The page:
So, in your first post you are referring to the autosomal, and not to the uniparental, analyses of Turks in the Elhaik paper.Delete
For your info, the Behar Turks (19 individuals in total) were exclusively sampled from the part of Turkey that was the Cappadocia region historically (Mait Metspalu, one of the authors of the Behar study, told me). Unfortunately, he does not know which provinces of the Cappadoian part of Turkey they were sampled from. BTW, Cappadocia did not include Ankara (Ancyra or Ankyra, historically), so I do not think any of them were sampled from Ankara.
Here is a map showing the location of Cappadocia in Anatolia:
In the uniparental analysis maps there's only one dot, what does that represent? I don't have time to double check everything.Delete
Whatever the case it's clear that you can't compare a large area like Turkey, including some 70 million people, and also densely populated in the past, with a point (and pointless) mega-sample like some 50 Galilean Druzes (again haven't checked the exact number but I know that they are many, they are inbred and non-native, and tend to distort things). There must be a sense of proportion and Turkey, I think, deserves some more carefully detailed study on its own right but also in this case of comparison with Western Jews, who look Cypriot or Turk by autosomal genetics.
And I know where Cappadocia is, I was there as tourist some 20 years ago. Nice place that I certainly enjoyed, specially hosted at motel made out of one of those "fairy chimney" houses - so fresh! :)Delete
I checked the supplements of the Eran paper, which give detailed information about the sources of the samples used for either uniparental or autosomal studies. These are the sources of the Turkish samples used in the Eran paper: the Y chromosomal analysis samples are from the Cinnioglu et al paper 2004 (from all over Turkey, 523 individuals intotal), the mitochondrial analysis samples are from the Behar et al. 2010 paper (383 individuals in total, from historic Cappadocia), but most of them are from the Tambets et al. paper 2000 ultimately, and the autosomal analysis samples are again from the Behar et al. 2010 paper (from historic Cappadocia, 19 individuals in total).Delete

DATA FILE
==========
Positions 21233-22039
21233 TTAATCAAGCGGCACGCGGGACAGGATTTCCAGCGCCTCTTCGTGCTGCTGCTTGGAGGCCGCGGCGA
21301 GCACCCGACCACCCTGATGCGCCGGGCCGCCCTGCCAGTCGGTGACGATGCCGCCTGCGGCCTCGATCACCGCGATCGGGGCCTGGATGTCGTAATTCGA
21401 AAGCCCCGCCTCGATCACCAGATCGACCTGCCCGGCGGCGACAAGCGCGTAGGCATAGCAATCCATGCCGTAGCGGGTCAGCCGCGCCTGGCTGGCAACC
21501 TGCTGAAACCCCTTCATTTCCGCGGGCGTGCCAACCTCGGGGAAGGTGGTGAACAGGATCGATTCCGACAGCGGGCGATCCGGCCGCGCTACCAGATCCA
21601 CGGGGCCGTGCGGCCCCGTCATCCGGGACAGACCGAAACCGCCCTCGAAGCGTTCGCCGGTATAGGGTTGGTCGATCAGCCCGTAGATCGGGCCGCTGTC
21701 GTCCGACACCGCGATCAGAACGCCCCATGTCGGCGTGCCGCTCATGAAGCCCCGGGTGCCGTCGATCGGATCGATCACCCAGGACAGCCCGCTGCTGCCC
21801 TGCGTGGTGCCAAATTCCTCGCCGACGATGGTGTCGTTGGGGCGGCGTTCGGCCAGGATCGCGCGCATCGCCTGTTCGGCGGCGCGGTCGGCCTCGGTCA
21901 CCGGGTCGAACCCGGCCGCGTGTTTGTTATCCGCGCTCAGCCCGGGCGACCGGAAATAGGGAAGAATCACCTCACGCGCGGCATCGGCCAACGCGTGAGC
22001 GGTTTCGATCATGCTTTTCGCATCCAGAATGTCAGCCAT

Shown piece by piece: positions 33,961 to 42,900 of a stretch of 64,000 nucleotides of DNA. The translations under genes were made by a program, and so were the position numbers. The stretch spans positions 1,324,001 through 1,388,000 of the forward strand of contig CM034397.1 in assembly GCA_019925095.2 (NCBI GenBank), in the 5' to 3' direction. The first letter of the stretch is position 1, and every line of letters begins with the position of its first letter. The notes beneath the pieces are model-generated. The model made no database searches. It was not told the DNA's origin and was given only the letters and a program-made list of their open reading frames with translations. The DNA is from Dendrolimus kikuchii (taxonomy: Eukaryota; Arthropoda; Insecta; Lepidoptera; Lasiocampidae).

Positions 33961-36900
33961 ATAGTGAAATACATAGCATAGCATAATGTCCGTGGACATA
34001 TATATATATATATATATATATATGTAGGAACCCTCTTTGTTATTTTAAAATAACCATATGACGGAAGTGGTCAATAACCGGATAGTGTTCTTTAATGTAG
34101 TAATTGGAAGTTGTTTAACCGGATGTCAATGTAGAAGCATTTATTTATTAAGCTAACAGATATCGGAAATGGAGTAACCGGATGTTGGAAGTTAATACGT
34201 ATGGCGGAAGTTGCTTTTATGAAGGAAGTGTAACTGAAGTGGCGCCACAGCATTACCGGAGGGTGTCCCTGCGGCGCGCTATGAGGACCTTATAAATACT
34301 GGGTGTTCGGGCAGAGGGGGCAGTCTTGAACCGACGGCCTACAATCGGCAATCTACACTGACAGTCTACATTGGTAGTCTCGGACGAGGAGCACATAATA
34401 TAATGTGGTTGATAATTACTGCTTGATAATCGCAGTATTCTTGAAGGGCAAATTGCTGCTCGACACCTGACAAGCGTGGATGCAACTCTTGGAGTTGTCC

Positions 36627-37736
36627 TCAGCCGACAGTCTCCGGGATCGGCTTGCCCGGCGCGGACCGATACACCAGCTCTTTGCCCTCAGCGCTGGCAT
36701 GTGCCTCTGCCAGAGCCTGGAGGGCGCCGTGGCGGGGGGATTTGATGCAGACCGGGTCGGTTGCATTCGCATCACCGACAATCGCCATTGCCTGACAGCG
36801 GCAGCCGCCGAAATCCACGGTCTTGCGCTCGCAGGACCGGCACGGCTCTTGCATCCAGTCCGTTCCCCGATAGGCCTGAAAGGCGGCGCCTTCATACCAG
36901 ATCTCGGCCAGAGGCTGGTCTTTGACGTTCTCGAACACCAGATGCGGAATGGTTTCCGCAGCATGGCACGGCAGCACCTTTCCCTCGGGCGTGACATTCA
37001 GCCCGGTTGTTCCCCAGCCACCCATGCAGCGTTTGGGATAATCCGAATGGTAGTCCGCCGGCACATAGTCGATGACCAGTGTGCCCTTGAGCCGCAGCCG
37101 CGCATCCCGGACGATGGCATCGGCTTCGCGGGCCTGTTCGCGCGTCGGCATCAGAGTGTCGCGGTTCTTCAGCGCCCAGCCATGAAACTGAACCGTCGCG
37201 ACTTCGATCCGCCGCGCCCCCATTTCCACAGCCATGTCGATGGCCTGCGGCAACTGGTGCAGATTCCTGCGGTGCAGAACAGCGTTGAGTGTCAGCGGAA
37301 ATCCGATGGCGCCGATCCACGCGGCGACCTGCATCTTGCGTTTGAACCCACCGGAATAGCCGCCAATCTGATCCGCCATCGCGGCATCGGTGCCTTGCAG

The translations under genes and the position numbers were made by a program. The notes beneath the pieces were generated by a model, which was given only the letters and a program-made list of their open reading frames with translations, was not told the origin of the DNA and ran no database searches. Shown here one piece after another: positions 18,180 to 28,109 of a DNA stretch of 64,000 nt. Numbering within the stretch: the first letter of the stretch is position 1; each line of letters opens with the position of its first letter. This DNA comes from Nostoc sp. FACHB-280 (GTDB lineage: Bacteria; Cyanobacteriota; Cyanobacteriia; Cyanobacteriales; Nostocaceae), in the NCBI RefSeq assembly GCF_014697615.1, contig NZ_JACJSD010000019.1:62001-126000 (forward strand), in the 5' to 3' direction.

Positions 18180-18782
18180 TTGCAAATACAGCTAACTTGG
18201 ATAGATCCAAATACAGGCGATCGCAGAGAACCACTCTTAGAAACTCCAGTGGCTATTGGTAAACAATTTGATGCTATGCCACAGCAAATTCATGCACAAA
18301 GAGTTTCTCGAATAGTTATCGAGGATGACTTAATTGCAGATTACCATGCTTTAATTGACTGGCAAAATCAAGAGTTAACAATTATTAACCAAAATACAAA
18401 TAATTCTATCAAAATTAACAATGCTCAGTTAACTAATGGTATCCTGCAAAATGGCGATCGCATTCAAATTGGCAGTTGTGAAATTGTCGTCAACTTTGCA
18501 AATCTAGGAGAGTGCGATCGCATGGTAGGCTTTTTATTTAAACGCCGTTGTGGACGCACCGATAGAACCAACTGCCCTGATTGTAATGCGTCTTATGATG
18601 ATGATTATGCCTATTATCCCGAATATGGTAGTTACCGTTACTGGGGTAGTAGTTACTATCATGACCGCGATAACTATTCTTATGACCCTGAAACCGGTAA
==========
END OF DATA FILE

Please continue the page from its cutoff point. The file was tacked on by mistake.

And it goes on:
Alright, thanks for clarifying, Onur. I wonder why Eran pools all Turks/Kurds (which Cinnioglu reports regionally) as a single dot. And I also wonder if improved info can be achieved by comparing with the regional samples. I guess I'll check myself when I have time... no promises though.Delete
Every population is represented by a single dot on those haplogroup affinity heat maps. So those dots are nothing but abstract representatives of the geographical locations of the populations. Such single dots are needed in heat maps for ease of understanding.Delete
What I mean is that Turks should better (at least to test my "Cilician hypothesis) not be treated as one single population but several.Delete
There's no reason I know why 70 million Turks should be treated as one single homogeneous population but then a dozen of Caucasus groups numbering often just in the thousands be treated as separate ones.
In any case, I am interested in regionally-divided comparisons of large populations like said, Turks or French or Egyptians. They should be informative because the people of Cilicia, for example may have some different affinities from those from Troad or Pontus. Or whatever else... even if only to better understand Turks themselves regional analysis is interesting.
Cinnioglu et al. divided Turkey into 8 regions (9 if Istanbul is counted as a region) and examined each region separately. Of those regions, the one you would most want for the Eran paper is the region 6. Eran Elhaik could do the same instead of lumping them into a single population. I certainly agree with you that Turkey or Turks should be investigated regionally, just as Italians are frequently investigated regionally. BTW, Greeks too should be investigated regionally, as, like Turks and Italians, they show significant genetic variation between regions.Delete
As you insist and you don't come with the issue well chewed, I have been comparing and the results are that there is no apparent strong similitude that I can see with my limited means and time between the Mediterranean region of Turkey and Ashkenazi Jews in raw percentage comparison.Delete
Left Euro-Jews, right Mediterranean Turks:
E-M35 > 18% : 12%
G ··· > 07% : 09%
I ··· > 04% : 03%
J1 ·· > 22% : 15%
J2 ·· > 19% : 24%
K* ·· > 02% : 03%
N ··· > 00% : 03%
R1b ··> 09% : 22%
R1a ··> 13% : 09%
They don't look much the same, diverging specially in the ratio of J and R1 subclades (Ashkenazim have more R1a and J1, what may be caused by the Khazar introgression and maybe also by residual Palestinian origins in the J1 case). The rest are not that different but these are the major lineages.